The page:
National Aeronautics and Space Administration scientists have designed the concept of a spacecraft that would hitch rides on comets and asteroids by spearing them with tethers.
Comet Hitchhiker is a concept for orbiting and landing on comets and asteroids using the kinetic energy -- the energy of motion -- of these small bodies.
"Hitchhiking a celestial body is not as simple as sticking out your thumb, because it flies at an astronomical speed and it won't stop to pick you up. Instead of a thumb, our idea is to use a harpoon and a tether," said Masahiro Ono, the principal investigator based at NASA's Jet Propulsion Laboratory, Pasadena.
A reusable tether system would replace the need for propellant for entering orbit and landing, so running out would not be an issue, according to the concept design.
While closely flying by the target, the spacecraft would first cast an extendable tether toward the asteroid or comet and attach itself using a harpoon attached to the tether. Next, the spacecraft would reel out the tether while applying a brake that harvests energy while the spacecraft accelerates.
Once the spacecraft matches its velocity to the comet or asteroid it is ready to land by simply reeling in the tether and descending gently. When it's time to move on to another celestial target, the spacecraft would use the harvested energy to quickly retrieve the tether, which accelerates the spacecraft away from the body.
"This kind of hitchhiking could be used for multiple targets in the main asteroid belt or the Kuiper Belt, even five to 10 in a single mission," Ono said.
Ono and colleagues have been studying whether a harpoon could tolerate an impact of this magnitude, and whether a tether could be created strong enough to support this kind of manoeuvre.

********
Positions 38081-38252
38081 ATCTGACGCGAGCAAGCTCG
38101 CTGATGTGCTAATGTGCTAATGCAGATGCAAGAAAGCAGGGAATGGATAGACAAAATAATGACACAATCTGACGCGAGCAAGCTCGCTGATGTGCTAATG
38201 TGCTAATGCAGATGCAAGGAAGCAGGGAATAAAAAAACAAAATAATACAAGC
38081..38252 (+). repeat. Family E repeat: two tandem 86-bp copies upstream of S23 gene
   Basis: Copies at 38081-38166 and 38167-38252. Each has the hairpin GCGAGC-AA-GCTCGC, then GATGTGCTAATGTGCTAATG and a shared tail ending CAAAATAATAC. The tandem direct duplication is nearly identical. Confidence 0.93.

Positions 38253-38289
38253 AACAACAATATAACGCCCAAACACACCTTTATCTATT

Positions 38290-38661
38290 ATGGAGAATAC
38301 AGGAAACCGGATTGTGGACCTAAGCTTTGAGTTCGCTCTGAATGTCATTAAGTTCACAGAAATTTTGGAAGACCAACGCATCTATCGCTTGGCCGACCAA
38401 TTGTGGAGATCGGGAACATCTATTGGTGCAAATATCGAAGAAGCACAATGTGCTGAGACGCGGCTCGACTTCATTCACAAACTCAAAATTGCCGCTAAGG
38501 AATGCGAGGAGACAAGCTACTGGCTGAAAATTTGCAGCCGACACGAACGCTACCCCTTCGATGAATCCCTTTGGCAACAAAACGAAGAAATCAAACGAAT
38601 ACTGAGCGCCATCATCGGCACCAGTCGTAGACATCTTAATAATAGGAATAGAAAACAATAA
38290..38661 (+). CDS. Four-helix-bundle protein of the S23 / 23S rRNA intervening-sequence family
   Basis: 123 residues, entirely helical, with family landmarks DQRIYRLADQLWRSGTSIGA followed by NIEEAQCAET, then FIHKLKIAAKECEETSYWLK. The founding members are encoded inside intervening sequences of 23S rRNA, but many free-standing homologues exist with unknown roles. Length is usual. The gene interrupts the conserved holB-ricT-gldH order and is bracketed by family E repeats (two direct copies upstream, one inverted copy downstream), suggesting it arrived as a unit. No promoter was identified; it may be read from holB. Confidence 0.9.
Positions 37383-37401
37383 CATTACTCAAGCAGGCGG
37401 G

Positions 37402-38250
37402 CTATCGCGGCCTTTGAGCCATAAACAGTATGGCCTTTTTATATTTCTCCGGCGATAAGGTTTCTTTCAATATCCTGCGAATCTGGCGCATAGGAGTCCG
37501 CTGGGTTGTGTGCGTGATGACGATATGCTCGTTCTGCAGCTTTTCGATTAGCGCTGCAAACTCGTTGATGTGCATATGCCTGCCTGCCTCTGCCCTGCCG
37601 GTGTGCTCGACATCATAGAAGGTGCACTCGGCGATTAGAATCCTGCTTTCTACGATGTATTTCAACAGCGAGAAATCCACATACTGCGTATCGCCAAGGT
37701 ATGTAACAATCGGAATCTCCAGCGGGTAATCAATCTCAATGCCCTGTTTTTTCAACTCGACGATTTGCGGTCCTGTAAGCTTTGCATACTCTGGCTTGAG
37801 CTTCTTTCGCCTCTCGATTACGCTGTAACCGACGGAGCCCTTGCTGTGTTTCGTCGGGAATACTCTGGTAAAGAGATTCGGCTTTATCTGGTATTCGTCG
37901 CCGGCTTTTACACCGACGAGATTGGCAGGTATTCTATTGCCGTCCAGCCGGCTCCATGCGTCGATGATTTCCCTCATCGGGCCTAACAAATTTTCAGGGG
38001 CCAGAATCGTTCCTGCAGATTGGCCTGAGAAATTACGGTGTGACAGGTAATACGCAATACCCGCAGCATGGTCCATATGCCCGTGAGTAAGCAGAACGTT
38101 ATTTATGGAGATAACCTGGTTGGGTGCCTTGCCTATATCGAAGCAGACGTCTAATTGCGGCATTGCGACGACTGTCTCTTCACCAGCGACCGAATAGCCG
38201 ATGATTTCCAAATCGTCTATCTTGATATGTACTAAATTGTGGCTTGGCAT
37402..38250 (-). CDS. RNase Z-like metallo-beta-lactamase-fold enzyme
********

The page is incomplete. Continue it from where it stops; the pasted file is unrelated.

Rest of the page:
Researchers have come up with what they call the Space Hitchhike Equation, which relates the specific strength of the tether, the mass ratio between the spacecraft and the tether, and the change in velocity needed to accomplish the manoeuvre.
In missions that use conventional propellant, spacecraft use a lot of fuel just to accelerate enough to get into orbit.
"In Comet Hitchhiker, accelerating and decelerating do not require propellant because the spacecraft is harvesting kinetic energy from the target," Ono said.
For any spacecraft landing on a comet or asteroid, being able to slow down enough to arrive safely is critical. Comet Hitchhiker requires a tether made from a material that can withstand the enormous tension and heat generated by a rapid decrease in speed for getting into orbit and landing.
Ono and colleagues calculated that a velocity change of about 1.5 kilometres per second is possible with some materials that already exist: Zylon and Kevlar.
Researchers also estimated that the tether would need to be about 100 to 1,000 kilometres for the hitchhiking manoeuvre to work. It would also need to be extendable, and capable of absorbing jerks on it, while avoiding being damaged or cut by small meteorites.